My Tuesday column looked at how the economy has fared so far under President Trump, who has made claims such as the following:
And so on. If you actually look at the data, the economy is doing well, but you’d be hard-pressed to describe it as “booming” or “raging,” particularly if you never characterized the Obama economy that way. That’s because it hasn’t been “many years” since we have seen the kind of numbers we’re seeing today; gross domestic product, jobs and wage growth are pretty consistent with what we experienced under President Barack Obama.
The stock market is not the economy, and presidents of course control neither. But when markets go up, Trump nonetheless claims credit, and declares market gains to be evidence of his “raging” economy.
But as I’ve said before, these gains are not “unprecedented.” Here’s a look at the performance of the S&P 500 index from inauguration to April 30 the following year, under Obama vs. Trump:
Stock prices rose about three times as much under Obama during this period as they did under Trump. And that’s despite the fact that Trump oversaw enormous corporate tax cuts, which more or less automatically boost stock prices. (Stock prices are a claim on the after-tax profits of a firm; by definition, then, lower taxes should increase the after-tax profits of a firm even if that firm does literally nothing to expand or become more competitive.)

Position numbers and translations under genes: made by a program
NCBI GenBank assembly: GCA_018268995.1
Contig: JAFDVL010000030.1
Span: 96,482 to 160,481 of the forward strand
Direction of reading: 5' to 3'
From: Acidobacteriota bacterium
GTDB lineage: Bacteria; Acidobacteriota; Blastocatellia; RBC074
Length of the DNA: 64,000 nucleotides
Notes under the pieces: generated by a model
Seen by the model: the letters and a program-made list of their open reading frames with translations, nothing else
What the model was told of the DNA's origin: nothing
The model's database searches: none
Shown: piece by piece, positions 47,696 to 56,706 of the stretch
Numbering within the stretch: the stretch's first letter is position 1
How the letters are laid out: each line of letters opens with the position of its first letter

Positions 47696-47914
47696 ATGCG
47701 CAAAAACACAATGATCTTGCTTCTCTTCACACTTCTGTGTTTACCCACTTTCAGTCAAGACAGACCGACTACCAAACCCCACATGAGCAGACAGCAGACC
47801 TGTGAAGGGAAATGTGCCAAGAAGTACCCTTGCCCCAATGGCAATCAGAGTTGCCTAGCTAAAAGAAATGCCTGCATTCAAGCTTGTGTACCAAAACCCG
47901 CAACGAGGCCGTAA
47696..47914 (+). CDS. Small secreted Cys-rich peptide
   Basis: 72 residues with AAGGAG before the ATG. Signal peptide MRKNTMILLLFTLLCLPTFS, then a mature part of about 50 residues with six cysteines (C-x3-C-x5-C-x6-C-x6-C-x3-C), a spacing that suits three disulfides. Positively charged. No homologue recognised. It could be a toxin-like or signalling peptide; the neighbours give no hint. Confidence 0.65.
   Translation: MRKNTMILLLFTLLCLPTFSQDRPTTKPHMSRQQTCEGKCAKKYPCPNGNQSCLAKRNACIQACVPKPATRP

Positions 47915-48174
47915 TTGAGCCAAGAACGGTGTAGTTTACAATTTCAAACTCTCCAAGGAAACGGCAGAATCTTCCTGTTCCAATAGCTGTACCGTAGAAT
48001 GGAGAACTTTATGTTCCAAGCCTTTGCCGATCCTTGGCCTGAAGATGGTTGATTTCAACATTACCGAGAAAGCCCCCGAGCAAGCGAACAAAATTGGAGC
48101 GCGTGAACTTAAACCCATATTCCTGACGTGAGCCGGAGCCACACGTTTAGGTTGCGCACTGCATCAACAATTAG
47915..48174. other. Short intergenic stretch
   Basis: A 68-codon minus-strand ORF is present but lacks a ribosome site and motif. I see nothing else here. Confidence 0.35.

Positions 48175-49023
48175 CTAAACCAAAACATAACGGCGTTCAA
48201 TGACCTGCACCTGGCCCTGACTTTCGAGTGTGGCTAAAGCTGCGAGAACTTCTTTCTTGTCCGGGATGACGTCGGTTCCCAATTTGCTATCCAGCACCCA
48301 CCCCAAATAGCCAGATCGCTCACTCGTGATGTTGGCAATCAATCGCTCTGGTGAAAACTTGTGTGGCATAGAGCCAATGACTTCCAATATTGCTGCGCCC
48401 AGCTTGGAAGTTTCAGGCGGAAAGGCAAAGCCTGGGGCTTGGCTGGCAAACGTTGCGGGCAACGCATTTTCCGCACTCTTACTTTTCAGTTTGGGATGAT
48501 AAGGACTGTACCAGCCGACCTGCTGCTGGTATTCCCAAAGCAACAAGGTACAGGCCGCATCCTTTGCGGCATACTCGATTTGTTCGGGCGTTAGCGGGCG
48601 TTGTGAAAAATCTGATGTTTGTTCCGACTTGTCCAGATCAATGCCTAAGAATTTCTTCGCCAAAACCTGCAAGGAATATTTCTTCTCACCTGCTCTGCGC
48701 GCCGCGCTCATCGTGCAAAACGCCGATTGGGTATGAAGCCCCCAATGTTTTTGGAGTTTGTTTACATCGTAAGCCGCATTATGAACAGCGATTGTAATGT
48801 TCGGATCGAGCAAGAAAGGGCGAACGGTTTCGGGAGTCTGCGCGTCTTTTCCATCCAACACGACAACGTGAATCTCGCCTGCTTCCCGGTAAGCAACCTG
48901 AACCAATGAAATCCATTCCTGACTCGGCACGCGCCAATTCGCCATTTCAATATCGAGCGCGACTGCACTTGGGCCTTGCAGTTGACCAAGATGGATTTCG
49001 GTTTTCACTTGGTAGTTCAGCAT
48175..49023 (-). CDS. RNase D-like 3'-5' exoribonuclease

Now, Obama came into office during the depths of the Great Recession, so arguably it makes sense that markets went up a lot during his tenure. Let’s try another comparison then.
The chart above shows MSCI’s index of securities in developed countries across Europe, the Middle East, Asia and the Pacific (that is, excluding North America), and how it has performed relative to MSCI’s comparable index for the United States. As you can see, the U.S. index was up 16.72 percent as of Monday; the international index was up 18.85 percent.
I’m not arguing that our stock market (or our economy) is doing badly. It has done well. Its growth is just not unprecedented, or for that matter particularly anomalous. And it’s hard to attribute the market increase almost everywhere Trump, particularly if you buy his zero-sum view of the global economy.
Note also that both measures for U.S. stock markets (the S&P 500 and MSCI’s U.S. index) show us down slightly year-to-date. As I said, presidents don’t control stock markets, but Trump’s trade-war rhetoric likely isn’t helping things.